I’m David Marsh, a wedding cinematographer in Kauai and this piece is basically about me, what I do and why I’m a bit different,  So what’s “Cutaway, Reversal, and Don’t Cross the Line?” It’s tekkie talk used by film professionals—but not necessarily film professionals that shoot weddings and events because, well,  let’s face it, film production protocols aren’t used at weddings. So you might find it a bit weird that I follow the most intrinsic of these protocols, as taught to me many years ago when I was a supernumerary/ apprentice at Pinewood Film Studios in England. I was seventeen and I’d quit school early because I hated school. My initial training started with knowing the difference between emulsion and celluloid, key numbers and reel numbers, how to recognize fogged film, to know what butterflies, HMI’s and scrims are and how and when to use them—a training that  lasted ten years, as I worked my way up the ladder, becoming a  film and TV editor, a director of independent art films, before I decided to DP and write. After three decades in the film and TV business i decided that I wanted to be a writer of fiction. To facilitate my dream, I segued into wedding cinematography and wedding photography.   To this day, I get really excited to go out and shoot. For photography,  I typically use 2 cameras, one strapped over each shoulder, so that I can easily switch focal lengths without changing lenses.  For video, I mostly shoot with 3 cameras, sometimes four of five.  You might be surprised to know that complex video shoots require fewer cameras because complex shoots typically are crafted with production tools, rails, video cranes, camera stabilizers, an aerial camera, for the creation of designer motion shots.    My 3-camera shoot is a master camera setup and two matching side by side angles. If I’m at a wedding without a second or assistant I keep the set-up easy, 2 or 3 cameras on tripods, wireless microphone on the officiant, back up mic on the groom.   For more adventurous shoots, my third camera is set up for mobility, tracking shots, slides, etc. I still try very hard never to cross the line—the 180-degree golden rule line.

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wedding photography by David Marsh.

More about me at Kauai Video Productions 

 

Tunnels Beach, kauai, back again

On April 14th 2018, the skies above Kauai opened releasing rainfall like I’d never imagined, a barrage of non-stop lightning and thunder like artillery fire shaking the foundations of my home.  The storm raged for over a day. When it eventually left us, I saw first hand some of the substantial and devastating damage, the worst on Kauai since Hurricane Iniki in 1992. The rain had been record-breaking, over 50 inches, the most in a 24-hour period ever recorded on American soil.  The landslides and flash flooding left homes in ruin, turned streets into rivers, and reduced a massive swath of the north shore into an unlivable shamble. The highway leading from Hanalei north was destroyed, mile after mile, and would remain closed for over a year while construction crews worked tirelessly to rebuild. All of the spectacular beaches on the north shore including Hanalei’s Black Pot and the pier were closed to the public, both residents and tourists alike.  Tunnels beach, one of the most spectacular beaches in the world would not see a tourist for fifteen months. I ventured to Tunnels this month, my first venture back since the April storm. The sun had just risen. The beach was pristine.  And my photo shoot was a blast. At last, the north shore is back!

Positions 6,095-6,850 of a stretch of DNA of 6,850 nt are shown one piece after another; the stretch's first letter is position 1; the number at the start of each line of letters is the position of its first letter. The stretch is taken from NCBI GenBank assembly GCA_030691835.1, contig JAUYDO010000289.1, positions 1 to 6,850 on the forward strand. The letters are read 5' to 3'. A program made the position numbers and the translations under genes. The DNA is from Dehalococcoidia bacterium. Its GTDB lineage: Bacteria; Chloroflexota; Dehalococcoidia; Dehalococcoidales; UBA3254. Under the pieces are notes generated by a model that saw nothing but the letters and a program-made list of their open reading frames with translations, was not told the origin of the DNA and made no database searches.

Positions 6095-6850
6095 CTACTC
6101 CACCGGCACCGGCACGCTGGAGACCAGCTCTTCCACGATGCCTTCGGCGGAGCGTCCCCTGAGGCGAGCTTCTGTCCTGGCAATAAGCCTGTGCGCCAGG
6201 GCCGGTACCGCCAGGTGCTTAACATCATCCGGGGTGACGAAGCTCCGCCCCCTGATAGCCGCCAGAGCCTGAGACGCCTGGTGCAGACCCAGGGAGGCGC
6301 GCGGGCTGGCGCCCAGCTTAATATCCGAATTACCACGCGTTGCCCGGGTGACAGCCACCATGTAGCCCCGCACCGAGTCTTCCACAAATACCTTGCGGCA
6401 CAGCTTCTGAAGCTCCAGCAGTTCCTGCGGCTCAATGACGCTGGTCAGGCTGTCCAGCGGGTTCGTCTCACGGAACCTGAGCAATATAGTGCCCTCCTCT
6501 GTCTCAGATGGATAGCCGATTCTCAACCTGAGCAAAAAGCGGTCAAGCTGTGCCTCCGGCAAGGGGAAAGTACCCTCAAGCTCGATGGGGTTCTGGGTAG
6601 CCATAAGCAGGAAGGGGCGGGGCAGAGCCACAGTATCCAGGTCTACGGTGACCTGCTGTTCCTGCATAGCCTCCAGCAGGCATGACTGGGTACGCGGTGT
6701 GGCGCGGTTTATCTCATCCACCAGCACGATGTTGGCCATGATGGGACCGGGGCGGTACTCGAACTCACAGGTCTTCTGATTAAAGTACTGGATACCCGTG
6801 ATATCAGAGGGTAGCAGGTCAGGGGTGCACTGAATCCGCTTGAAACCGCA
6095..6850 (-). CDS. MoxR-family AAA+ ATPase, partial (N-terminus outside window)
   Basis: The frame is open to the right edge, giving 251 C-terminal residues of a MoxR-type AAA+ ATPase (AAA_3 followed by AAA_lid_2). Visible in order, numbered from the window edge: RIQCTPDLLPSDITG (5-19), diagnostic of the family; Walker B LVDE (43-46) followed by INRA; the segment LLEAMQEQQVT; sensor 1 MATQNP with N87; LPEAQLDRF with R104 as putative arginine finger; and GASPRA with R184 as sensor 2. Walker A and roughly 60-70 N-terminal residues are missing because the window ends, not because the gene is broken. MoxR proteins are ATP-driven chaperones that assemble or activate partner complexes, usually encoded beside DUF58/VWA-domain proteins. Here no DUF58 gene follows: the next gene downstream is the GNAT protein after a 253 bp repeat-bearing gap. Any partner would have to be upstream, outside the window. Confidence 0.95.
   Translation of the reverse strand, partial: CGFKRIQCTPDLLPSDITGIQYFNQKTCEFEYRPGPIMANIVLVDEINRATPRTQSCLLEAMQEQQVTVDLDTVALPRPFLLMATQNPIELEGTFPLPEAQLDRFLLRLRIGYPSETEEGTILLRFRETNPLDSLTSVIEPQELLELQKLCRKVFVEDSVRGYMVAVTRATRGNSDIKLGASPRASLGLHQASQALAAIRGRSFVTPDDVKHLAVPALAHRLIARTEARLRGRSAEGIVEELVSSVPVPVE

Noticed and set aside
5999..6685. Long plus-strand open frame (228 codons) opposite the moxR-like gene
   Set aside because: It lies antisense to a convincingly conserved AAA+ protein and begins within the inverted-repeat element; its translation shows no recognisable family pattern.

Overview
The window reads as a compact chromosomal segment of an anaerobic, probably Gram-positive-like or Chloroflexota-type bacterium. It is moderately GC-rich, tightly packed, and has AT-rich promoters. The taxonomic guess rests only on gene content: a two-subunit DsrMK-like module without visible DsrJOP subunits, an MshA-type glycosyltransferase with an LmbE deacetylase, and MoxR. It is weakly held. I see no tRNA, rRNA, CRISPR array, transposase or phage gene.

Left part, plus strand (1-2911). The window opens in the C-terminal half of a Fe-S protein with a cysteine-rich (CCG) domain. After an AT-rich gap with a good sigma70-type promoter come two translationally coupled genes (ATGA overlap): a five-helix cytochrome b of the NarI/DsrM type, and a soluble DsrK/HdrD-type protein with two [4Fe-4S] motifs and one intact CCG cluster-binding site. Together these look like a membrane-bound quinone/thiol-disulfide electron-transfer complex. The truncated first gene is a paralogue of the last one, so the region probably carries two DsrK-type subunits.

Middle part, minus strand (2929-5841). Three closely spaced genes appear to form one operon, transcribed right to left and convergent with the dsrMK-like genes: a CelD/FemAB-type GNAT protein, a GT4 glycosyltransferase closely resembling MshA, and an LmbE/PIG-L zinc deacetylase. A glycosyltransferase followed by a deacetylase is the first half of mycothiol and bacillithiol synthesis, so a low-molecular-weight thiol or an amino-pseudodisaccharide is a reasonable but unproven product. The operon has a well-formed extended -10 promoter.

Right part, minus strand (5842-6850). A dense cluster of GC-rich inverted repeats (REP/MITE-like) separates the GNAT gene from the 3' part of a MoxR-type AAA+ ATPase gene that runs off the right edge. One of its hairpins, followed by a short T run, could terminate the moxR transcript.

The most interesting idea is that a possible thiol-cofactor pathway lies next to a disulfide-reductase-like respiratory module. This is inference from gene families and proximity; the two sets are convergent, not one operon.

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Not all wedding videos cost a bundle

Candidly, it boils down to 2 factors: time and complexity. But if it’s kept simple, just the ceremony filmed,and it’s post produced with minimal editing, then there’s no reason the wedding video—a really well shot video with awesome sound—should cost more than $500. And that’s my fee for a simple wedding video. Here’s a few samples.

You can reserve your wedding video by visiting my main website http://www.kauaivideoproductions.com

At Kalalau lookout for a Kauai wedding

How many hours do you think the videographer spent filming this Kauai wedding?
Wedding cinematographer: Difraser

Two hours won’t cut the mustard, as they say. To pull off a dynamic wedding video like this takes a bunch of hours. I shot this one a few years ago, but to the best of my recall I arrived at the lookout early for a morning ceremony, spent 2 hours at the lookout, then we headed to Poipu and I filmed for another 4 hours. If you’re looking for something as elaborate as this—by the way this is only the highlights video, the full length feature is thirty minutes long—ask me about my premium package. http://www.kauaivideoproductions.com

A few years ago, in the age of camera sliders, on a sunny beach in Kauai

Besides great cameras and film lenses, I fashion my videos with all sorts of tools. Of course tripods with professional fluid heads—that’s a given for any pro, but I also use short dollies called sliders, and regular dollies with thirty feet of track—for beach weddings in Kauai not very practical. Then I use jibs and film cranes—again, for a small beach wedding a bit of an overkill, although I love the cinematic look of crane shots. I now also offer aerial shots using a DJI Inspire quadcopter. All in all, the slider is my pick of the crop, light and small enough for the beach or anywhere yet it packs a mighty cinematic punch. If you like the look of this Kauai wedding video with the cinematic feel, and you’d like to book me for your upcoming event, please contact me through my home website at http://www.kauaivideoproductions.com.  I am both a cinematographer and photographer and I love both mediums.